‡En adoptant à l'unanimité la résolution 1441, nous avons collectivement marqué notre accord avec la démarche en deux temps proposée par la France : le choix du désarmement par la voie des inspections et, en cas d'échec de cette stratégie, l'examen par le Conseil de Sécurité de toutes les options, y compris celle du recours à la force...En réponse à cette question, la France a deux convictions: la première, c'est que l'option des inspections n'a pas été conduite jusqu'à son terme et peut apporter une réponse efficace à l'impératif du désarmement de l'Iraq ; la deuxième, c'est qu'un usage de la force serait si lourd de conséquences pour les hommes, pour la région et pour la stabilité internationale qu'il ne saurait être envisagé qu'en dernière extrémité...L'option de la guerre peut apparaître a priori la plus rapide. Mais n'oublions pas qu'après avoir gagné la guerre, il faut construire la paix. Et ne nous voilons pas la face : cela sera long et difficile, car il faudra préserver l'unité de l'Iraq, rétablir de manière durable la stabilité dans un pays et une région durement affectés par l'intrusion de la force. Face à de telles perspectives, il ya l'alternative offerte par les inspections, qui permet d'avancer de jour en jour dans la voie d'un désarmement efficace et pacifique de l'Iraq. Au bout du compte, ce choix là n'est-il pas le plus sûr et le plus rapide?...Il ya dix jours, le Secrétaire d'Etat américain, M. Powell, a évoqué des liens supposés entre Al-Qaida et le régime de Bagdad. En l'état actuel de nos recherches et informations menées en liaison avec nos alliés, rien ne nous permet d'établir de tels liens...Dans ce temple des Nations Unies, nous sommes les gardiens d'un idéal, nous sommes les gardiens d'une conscience.La lourde responsabilité et l'immense honneur qui sont les nôtres doivent nous conduire à donner la priorité au désarmement dans la paix.―Dominique de Villepin.14 February 2003.

In unanimously adopting resolution 1441, we collectively expressed our agreement with the two-stage approach proposed by France: the choice of disarmament through inspections and, in case of failure of this strategy, the review by the Security Council of all options, including the use of force...In response to this question, France has two convictions: the first is that the option of inspections has not been carried through to its conclusion and can provide an effective response to the imperative of disarming Iraq, the second is that use of force would be so fraught with consequences for men, for the region and for international stability that it can not be considered as a last resort...The option of war may appear a priori the fastest. But let us not forget that after winning the war, we must build peace. And let us be clear: this will be long and difficult, because it will preserve the unity of Iraq, restoring a lasting stability in a country and region harshly affected by the intrusion of force. Faced with such prospects, there is the alternative offered by the inspections, which allows to move from day to day in the way of an effective and peaceful disarmament of Iraq. Ultimately, the choice is not the safest and fastest?...Ten days ago, U.S. Secretary of State, Colin Powell, spoke of the supposed links between Al Qaeda and the regime in Baghdad. In our current state of research and information carried out in conjunction with our allies, nothing allows us to establish such links...In this temple of the United Nations, we are the guardians of an ideal, we are the guardians of a conscience. The onerous responsibility and immense honor that we must lead us to give priority to disarmament in peace.[these two sentences, typically french]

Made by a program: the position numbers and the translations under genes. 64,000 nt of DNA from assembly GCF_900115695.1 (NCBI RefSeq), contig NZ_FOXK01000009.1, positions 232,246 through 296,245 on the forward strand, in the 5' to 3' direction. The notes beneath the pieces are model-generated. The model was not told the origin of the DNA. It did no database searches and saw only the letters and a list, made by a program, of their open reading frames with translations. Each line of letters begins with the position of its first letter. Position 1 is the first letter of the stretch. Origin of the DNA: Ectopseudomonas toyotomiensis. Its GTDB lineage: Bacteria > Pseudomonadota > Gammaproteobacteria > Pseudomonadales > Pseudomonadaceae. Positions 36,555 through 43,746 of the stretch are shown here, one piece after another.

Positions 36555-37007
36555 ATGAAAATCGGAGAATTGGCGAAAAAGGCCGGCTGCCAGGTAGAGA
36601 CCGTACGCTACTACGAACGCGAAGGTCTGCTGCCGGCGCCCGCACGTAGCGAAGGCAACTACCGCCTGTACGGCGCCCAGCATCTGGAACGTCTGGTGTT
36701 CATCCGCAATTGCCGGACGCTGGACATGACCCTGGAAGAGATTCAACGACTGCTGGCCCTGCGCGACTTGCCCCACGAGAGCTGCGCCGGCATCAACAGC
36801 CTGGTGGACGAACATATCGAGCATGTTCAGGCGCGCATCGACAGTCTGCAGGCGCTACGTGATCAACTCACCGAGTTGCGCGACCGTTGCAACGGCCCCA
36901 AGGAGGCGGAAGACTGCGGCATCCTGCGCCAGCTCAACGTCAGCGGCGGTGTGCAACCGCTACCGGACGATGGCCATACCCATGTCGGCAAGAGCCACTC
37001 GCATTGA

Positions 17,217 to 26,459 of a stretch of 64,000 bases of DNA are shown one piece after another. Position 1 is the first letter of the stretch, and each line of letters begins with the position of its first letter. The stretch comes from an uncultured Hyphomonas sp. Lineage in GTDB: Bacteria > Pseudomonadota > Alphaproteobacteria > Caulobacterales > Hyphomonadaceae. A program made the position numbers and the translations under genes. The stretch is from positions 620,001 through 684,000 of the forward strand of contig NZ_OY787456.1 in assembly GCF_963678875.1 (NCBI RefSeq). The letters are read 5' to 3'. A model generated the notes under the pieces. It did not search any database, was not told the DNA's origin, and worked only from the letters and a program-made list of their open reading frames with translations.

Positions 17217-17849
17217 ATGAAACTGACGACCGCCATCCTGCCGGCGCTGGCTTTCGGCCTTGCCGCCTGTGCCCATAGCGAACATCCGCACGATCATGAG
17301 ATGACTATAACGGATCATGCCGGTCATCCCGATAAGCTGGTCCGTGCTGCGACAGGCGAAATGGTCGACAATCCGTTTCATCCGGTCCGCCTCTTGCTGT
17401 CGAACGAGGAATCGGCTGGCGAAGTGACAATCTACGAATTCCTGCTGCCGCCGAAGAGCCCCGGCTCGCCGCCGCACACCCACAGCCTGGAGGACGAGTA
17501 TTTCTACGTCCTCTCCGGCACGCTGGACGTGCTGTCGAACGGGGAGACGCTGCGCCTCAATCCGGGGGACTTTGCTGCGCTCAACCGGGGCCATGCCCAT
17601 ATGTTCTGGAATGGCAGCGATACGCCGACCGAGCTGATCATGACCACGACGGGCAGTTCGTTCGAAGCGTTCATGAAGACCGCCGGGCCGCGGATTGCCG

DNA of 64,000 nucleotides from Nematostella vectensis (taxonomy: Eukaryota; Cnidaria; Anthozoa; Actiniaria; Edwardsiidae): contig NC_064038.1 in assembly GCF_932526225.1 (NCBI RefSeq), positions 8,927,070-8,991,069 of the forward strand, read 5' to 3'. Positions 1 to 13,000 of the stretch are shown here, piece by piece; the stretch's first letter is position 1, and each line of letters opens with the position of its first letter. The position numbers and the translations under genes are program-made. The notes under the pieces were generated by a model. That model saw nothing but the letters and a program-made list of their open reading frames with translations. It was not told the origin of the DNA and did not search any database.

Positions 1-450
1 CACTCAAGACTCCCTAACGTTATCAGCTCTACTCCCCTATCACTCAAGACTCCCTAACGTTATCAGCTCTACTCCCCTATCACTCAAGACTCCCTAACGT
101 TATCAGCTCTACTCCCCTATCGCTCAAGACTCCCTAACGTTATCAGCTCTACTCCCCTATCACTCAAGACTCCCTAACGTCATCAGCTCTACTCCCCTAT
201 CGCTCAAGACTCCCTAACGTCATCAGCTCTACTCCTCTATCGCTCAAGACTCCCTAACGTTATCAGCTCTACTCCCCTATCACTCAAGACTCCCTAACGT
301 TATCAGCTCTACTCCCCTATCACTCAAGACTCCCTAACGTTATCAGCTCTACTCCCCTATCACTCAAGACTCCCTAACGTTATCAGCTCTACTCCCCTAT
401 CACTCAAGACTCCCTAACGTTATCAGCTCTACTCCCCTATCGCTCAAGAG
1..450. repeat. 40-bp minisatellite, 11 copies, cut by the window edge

§‘neo-conservatives’, ‘busheviks’
|| Robert Byrd, Edward Kennedy, John Kerry
**David Addington, Jay Bybee, Douglas Feith, Alberto Gonzales, William Haynes II and John Woo. And of course bushjr, Cheney, Fleischer, Wolfowitz, Libby, Rumsfeld, et alia.